Rom. IV. 23
“Now it was not written for his sake alone, that it was imputed to him for righteousness; but for us also, to whom it shall be imputed, if we believe on Him that raised up Jesus our Lord from the dead.”
After saying many great things of Abraham, and his faith, and righteousness, and honor before God, lest the hearer should say, What is this to us, for it is he that was justified? he places us close to the Patriarch again. So great is the power of spiritual words. For of one of the Gentiles, one who was recently come near, one who had done no work, he not only says that he is in nothing inferior to the Jew who believes (i.e. as a Jew), but not even to the Patriarch, but rather, if one must give utterance to the wondrous truth, even much greater. For so noble is our birth, that his faith is but the type of ours. And he does not say, If it was reckoned unto him, it is probable it will be also to us, that he might not make it matter of syllogism. But he speaks in authentic words of the divine law, and makes the whole a declaration of the Scripture. For why was it written, he says, save to make us see that we also were justified in this way? For it is the same God Whom we have believed, and upon the same matters, if it be not in the case of the same persons. And after speaking of our faith, he also mentions Gods unspeakable love towards man, which he ever presents on all sides, bringing the Cross before us. And this he now makes plain by saying,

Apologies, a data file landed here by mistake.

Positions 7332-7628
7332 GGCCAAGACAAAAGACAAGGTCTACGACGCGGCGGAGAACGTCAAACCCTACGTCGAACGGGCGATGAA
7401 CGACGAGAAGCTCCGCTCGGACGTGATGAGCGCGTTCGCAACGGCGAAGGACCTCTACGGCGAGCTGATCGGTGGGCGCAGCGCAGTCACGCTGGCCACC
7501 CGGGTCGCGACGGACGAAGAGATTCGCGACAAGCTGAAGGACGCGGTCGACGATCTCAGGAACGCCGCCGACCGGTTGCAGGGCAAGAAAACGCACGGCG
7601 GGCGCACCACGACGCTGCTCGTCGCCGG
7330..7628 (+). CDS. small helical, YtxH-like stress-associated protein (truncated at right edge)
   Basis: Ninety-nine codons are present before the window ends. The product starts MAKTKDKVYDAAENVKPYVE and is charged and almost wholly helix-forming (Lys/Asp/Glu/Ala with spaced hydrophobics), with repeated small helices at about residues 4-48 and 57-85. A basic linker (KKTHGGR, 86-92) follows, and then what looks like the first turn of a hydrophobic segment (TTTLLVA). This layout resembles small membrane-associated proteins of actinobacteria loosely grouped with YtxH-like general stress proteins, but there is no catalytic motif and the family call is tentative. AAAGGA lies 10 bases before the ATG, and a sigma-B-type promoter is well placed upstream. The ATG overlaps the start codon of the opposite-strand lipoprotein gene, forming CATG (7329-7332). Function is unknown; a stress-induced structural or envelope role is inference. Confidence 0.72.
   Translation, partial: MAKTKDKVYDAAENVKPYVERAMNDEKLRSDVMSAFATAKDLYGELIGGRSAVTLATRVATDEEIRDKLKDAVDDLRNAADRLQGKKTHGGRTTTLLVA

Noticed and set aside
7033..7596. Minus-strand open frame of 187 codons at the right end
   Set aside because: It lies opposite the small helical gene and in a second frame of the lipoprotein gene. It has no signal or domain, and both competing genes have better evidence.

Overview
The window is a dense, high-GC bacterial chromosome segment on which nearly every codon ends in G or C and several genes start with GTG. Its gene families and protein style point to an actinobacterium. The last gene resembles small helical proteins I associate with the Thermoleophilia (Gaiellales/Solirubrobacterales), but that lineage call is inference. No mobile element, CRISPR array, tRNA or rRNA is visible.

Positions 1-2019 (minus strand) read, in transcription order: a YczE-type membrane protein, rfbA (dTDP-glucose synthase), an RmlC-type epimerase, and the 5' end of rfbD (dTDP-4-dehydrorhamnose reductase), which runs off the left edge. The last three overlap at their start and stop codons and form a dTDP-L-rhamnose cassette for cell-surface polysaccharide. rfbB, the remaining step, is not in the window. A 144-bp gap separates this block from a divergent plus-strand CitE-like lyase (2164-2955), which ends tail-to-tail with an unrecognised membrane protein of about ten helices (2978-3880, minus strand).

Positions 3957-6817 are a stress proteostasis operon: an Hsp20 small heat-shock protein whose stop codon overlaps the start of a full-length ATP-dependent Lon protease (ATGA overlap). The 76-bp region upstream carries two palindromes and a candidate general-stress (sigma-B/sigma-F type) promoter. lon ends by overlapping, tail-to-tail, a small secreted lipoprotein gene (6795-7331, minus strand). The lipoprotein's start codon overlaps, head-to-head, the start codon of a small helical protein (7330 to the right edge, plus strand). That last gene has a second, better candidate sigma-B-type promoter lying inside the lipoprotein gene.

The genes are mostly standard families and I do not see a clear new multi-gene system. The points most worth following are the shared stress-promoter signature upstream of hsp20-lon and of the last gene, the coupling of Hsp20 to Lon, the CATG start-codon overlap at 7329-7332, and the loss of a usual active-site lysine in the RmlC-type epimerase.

Rom. 4.25. “Who was delivered for our offences, and was raised again for our justification.”
See how after mentioning the cause of His death, he makes the same cause likewise a demonstration of the resurrection. For why, he means, was He crucified? Not for any sin of His own. And this is plain from the Resurrection. For if He were a sinner, how should He have risen? But if He rose, it is quite plain that He was not a sinner. But 1326 if He was not a sinner, how came He to be crucified?—For others,—and if for others, then surely he rose again. Now to prevent your saying, How, when liable for so great sins, came we to be justified? he points out One that blotteth out all sins, that both from Abrahams faith, whereby he was justified, and from the Saviours Passion, whereby we were freed from our sins, he might confirm what he had said. And after mentioning His Death, he speaks also of His Resurrection. For the purpose of His dying was not that He might hold us liable to punishment and in condemnation, but that He might do good unto us. For for this cause He both died and rose again, that He might make us righteous.
Rom. 5.1. “Therefore being justified by faith, let us 1327 1328 have peace with God through our Lord Jesus Christ.”